(The guy on the right is how Jackson usually draws his people. On the left is how he draws himself after just waking up. I like the juxtaposition.)

I do have one unanswered question: Did Jackson really go on an incredibly long train ride without anything to read as this comic seems to imply? I doubt there was much reading material in Harbin, but there must have been something!

Sunday, May 23, 2010

Angry Violist #1

I must first admit that up until I sat down to write this review I thought this zine was called “Angry Violinist”. What a fool I was! Though to be honest, I’m not even really sure what a viola looks like.

But let’s ignore all that (and the existence of Google image search), because this is actually a cool zine that doesn’t require any knowledge of violas, violins, or any other stringed instrument. Sure knowing how to play one might help you gain more knowledge from this zine, but there’re plenty of reasons to read it even if you can’t play any musical instrument.

The first piece here is one I found really interesting, it talks about the rigidity of learning violin (and other traditional instruments), and how many/most teachers of these instruments believe you should play only classical music. I find classical instruments really bizarre in that people who play them frequently seem to only play music written hundreds of years ago.

There’s also info on Transylvanian folk viola playing, how to bow your guitar (amazing, but really went way over my non-musically inclined head), the fact that bows are apparently made from horse hair (the poor horses...), and a list of rebellious string players to inspire you to use your instrument in new and exciting ways.

Saturday, May 22, 2010

The Plot Thickens

By Gavin Burrows and James Parker

A rich old English adventurer/spy/jackass discovers that the world has moved on, most of the villains he used to face have moved into legitimate business, and he’s in danger of being sued if he tries to rescue someone.

As well crafted as something like this may be, I just hate the main character. Yes, he’s not supposed to be liked, but people like that do exist in real life and I hate them. He deserves everything coming to him because he’s a rich, stuck-up prick. As the waiter in here cries out “class war!”, I can’t help but agree. (Of course, I’ll probably be going up against the wall in the revolution too. Oh well...)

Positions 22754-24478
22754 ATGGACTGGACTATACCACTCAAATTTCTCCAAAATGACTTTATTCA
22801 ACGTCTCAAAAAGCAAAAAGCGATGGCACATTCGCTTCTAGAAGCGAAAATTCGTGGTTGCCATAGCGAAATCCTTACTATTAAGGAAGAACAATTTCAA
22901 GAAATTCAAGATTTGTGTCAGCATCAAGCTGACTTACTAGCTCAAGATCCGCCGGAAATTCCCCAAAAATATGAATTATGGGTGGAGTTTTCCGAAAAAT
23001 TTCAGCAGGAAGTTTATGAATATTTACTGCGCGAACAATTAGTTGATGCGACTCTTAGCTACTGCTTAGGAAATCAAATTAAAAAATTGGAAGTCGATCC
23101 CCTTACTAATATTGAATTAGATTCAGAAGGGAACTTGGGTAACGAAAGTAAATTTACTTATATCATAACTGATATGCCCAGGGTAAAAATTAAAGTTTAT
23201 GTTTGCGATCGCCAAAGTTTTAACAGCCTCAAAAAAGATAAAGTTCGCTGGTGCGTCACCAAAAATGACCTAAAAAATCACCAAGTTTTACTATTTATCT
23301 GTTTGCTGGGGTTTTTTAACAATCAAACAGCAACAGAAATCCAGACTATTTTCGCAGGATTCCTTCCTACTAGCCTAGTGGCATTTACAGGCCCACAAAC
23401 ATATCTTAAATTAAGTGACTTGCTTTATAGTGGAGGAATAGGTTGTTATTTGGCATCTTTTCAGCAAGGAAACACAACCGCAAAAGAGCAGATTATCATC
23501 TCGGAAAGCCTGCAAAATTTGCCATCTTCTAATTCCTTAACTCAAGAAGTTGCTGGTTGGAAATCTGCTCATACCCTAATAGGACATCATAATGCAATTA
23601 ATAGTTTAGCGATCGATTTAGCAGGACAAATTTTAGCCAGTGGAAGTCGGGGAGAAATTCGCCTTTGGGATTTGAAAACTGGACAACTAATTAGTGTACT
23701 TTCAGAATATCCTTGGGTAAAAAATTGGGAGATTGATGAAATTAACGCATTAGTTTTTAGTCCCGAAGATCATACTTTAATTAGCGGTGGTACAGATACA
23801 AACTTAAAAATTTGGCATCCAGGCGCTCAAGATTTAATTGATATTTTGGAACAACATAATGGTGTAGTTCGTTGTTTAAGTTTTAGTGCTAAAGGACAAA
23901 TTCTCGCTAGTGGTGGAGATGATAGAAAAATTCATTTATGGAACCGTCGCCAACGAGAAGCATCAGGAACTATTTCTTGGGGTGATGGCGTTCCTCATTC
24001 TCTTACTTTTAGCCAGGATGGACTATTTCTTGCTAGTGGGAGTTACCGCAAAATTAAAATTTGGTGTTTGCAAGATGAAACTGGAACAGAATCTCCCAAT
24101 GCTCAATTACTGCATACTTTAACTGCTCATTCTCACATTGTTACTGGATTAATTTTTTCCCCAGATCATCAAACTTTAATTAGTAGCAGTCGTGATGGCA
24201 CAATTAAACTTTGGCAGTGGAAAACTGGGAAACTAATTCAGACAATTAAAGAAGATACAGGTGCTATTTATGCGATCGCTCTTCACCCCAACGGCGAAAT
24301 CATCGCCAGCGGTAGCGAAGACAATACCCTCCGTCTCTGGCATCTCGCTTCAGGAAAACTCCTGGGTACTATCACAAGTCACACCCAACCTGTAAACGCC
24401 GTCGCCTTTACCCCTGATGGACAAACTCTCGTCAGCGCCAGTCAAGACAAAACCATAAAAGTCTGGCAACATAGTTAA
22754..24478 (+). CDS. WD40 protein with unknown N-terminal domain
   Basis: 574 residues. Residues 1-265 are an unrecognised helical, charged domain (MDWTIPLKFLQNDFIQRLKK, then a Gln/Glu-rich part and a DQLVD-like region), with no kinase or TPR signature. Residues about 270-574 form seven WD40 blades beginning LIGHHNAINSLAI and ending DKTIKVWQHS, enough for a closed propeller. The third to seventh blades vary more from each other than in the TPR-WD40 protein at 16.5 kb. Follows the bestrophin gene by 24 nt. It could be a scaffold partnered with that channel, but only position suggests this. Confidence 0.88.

There’s a fun little bit at the beginning where he’s acting out his escape from some deadly peril using salt shakers and other tabletop items. Oh no! Not the egg cups!

Friday, May 21, 2010

A Mini Zine Art Project for the Postally Inclined

By Su Mwamba

This is a mini zine (bet you couldn’t tell that from the title) that features a number of reproductions of artist trading cards. I love ATCs! I have two binders filled with cards other people have traded with me, I’ve run making/trading workshops for them in three different countries, and have even been on TV because of them.

However, I find this zine kind of strange. I like the trading aspect of the cards! Getting a physical object from another person. I guess I can understand the use of a zine like this to spread the word of ATCs or let people know about other people who are interested in trading, but I feel you could just do that by coordinating larger swaps, organizing workshops or events, or just giving people cards.

Also, the Wikipedia article on ATCs is one of the worse I’ve ever seen. There’s a section on “Letterboxing Trading Card” that is terrible, clearly written by someone who does not use Wikipedia very often, and not very informative. I guess I should rewrite it or something.

Thursday, May 20, 2010

Man & Troll: An unconventional fable

By David O’Connell

Man and troll! Enemies for as long as time can remember! But now, no more! Their love is true and strong, it can weather the problems that face them, disapproving parents, a society that hates and fears them, TV talk show hosts.

Yes, this is a silly zine (on the back cover O’Connell says that he “draws and writes nonsense”), but I thought it was really cute and funny. I’ve kind of ruined the twist for you, but it’s still worth reading for the way the story is told.

O’Connell’s art is fairly simple here, and the backgrounds aren’t exactly the most exciting things (if they exist at all), but he has a good line and his characters seem to move realistically. O’Connell’s art is influenced by a number of French creators, and maybe I’m just forcing my knowledge of his Tozo comic onto this, but I feel it’s still visible when he’s drawing trolls.

Wednesday, May 19, 2010

[No title]

By Emma Thomas

This word and titleless zine is pretty neat, even if the lack of title makes it a little difficult to talk about. Inside we’re presented with a number of different photocopied photos, each with the eyes of every person in the picture cut out. Standard enough stuff I suppose, but the way that holes cut out on each page create random holes on the images on the reverse looks pretty cool.

I’m not sure what the creator meant by creating this zine – a lot of the pictures seem to be from political rallies and events – but she’s created an interested product. Though not, I would think, one that’s going to be produced in large quantities (all that cutting!).

Tuesday, May 18, 2010

Aarrrrrr Tome Troisième

By Antoine Cossé

When we last left our possibly insane hero, he was falling down a hole after having crawled through a giant burger that was blocking the way in the sewer he was travelling through in an attempt to escape from Super Cloud.

If you were hoping that the comic would start to make sense you’re out of luck. The main character spends quite some time falling through various holes before emerging in a chamber with someone else. They don’t know where they are, and they can’t feel anything. The only way out is to climb up into a tunnel and see where it goes...